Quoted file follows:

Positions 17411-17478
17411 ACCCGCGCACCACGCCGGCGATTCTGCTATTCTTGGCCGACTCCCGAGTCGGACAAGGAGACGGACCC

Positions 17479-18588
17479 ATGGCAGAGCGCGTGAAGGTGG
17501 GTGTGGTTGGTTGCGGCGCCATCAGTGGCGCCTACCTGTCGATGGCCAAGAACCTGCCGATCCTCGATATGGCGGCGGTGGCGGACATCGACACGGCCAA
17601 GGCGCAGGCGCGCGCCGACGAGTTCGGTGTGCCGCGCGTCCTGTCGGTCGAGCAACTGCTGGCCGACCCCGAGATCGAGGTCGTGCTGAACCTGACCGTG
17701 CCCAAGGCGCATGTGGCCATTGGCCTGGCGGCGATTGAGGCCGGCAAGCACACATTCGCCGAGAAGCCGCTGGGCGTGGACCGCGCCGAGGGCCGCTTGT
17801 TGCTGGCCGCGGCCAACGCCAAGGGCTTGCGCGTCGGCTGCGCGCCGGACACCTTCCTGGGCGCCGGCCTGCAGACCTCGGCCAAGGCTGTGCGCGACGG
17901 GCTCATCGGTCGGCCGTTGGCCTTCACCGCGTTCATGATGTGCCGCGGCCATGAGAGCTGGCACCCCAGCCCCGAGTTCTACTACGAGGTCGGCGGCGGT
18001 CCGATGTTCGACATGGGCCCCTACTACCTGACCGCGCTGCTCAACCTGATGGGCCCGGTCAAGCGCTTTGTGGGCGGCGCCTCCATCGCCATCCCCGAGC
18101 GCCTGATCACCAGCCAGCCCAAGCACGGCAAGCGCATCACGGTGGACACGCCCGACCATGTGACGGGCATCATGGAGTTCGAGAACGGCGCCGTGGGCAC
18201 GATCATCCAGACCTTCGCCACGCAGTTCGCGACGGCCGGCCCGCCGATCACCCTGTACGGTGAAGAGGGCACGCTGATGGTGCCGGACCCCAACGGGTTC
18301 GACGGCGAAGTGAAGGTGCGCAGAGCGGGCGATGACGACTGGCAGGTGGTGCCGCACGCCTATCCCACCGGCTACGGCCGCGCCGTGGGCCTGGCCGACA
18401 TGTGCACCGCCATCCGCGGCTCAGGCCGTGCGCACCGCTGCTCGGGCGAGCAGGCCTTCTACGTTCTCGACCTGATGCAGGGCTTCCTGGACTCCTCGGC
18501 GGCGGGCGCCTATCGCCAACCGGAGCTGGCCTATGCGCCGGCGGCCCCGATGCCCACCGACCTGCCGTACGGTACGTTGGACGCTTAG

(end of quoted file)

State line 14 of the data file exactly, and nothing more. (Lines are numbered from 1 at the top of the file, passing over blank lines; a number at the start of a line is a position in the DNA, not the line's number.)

18401 TGTGCACCGCCATCCGCGGCTCAGGCCGTGCGCACCGCTGCTCGGGCGAGCAGGCCTTCTACGTTCTCGACCTGATGCAGGGCTTCCTGGACTCCTCGGC